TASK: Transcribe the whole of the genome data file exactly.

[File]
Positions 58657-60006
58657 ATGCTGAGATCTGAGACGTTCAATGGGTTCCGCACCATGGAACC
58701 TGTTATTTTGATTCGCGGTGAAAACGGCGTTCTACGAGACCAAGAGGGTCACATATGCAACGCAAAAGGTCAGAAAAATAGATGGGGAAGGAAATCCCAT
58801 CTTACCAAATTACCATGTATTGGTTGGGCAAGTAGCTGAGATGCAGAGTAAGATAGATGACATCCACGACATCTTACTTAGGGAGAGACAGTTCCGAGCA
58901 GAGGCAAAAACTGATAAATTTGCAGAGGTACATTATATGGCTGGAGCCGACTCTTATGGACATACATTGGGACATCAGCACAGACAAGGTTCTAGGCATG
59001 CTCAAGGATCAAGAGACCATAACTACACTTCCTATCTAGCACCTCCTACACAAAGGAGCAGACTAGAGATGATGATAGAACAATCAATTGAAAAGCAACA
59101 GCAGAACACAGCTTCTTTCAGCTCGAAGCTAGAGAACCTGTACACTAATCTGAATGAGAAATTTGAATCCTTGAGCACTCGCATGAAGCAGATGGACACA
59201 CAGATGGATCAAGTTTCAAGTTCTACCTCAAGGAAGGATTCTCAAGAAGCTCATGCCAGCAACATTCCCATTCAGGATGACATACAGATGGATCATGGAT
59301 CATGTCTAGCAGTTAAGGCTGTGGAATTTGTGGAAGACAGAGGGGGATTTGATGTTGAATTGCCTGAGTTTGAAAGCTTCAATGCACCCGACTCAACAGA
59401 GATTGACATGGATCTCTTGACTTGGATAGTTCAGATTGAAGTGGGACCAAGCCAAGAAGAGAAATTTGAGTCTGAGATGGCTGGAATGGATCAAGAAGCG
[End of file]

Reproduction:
Positions 58657-60006
58657 ATGCTGAGATCTGAGACGTTCAATGGGTTCCGCACCATGGAACC
58701 TGTTATTTTGATTCGCGGTGAAAACGGCGTTCTACGAGACCAAGAGGGTCACATATGCAACGCAAAAGGTCAGAAAAATAGATGGGGAAGGAAATCCCAT
58801 CTTACCAAATTACCATGTATTGGTTGGGCAAGTAGCTGAGATGCAGAGTAAGATAGATGACATCCACGACATCTTACTTAGGGAGAGACAGTTCCGAGCA
58901 GAGGCAAAAACTGATAAATTTGCAGAGGTACATTATATGGCTGGAGCCGACTCTTATGGACATACATTGGGACATCAGCACAGACAAGGTTCTAGGCATG
59001 CTCAAGGATCAAGAGACCATAACTACACTTCCTATCTAGCACCTCCTACACAAAGGAGCAGACTAGAGATGATGATAGAACAATCAATTGAAAAGCAACA
59101 GCAGAACACAGCTTCTTTCAGCTCGAAGCTAGAGAACCTGTACACTAATCTGAATGAGAAATTTGAATCCTTGAGCACTCGCATGAAGCAGATGGACACA
59201 CAGATGGATCAAGTTTCAAGTTCTACCTCAAGGAAGGATTCTCAAGAAGCTCATGCCAGCAACATTCCCATTCAGGATGACATACAGATGGATCATGGAT
59301 CATGTCTAGCAGTTAAGGCTGTGGAATTTGTGGAAGACAGAGGGGGATTTGATGTTGAATTGCCTGAGTTTGAAAGCTTCAATGCACCCGACTCAACAGA
59401 GATTGACATGGATCTCTTGACTTGGATAGTTCAGATTGAAGTGGGACCAAGCCAAGAAGAGAAATTTGAGTCTGAGATGGCTGGAATGGATCAAGAAGCG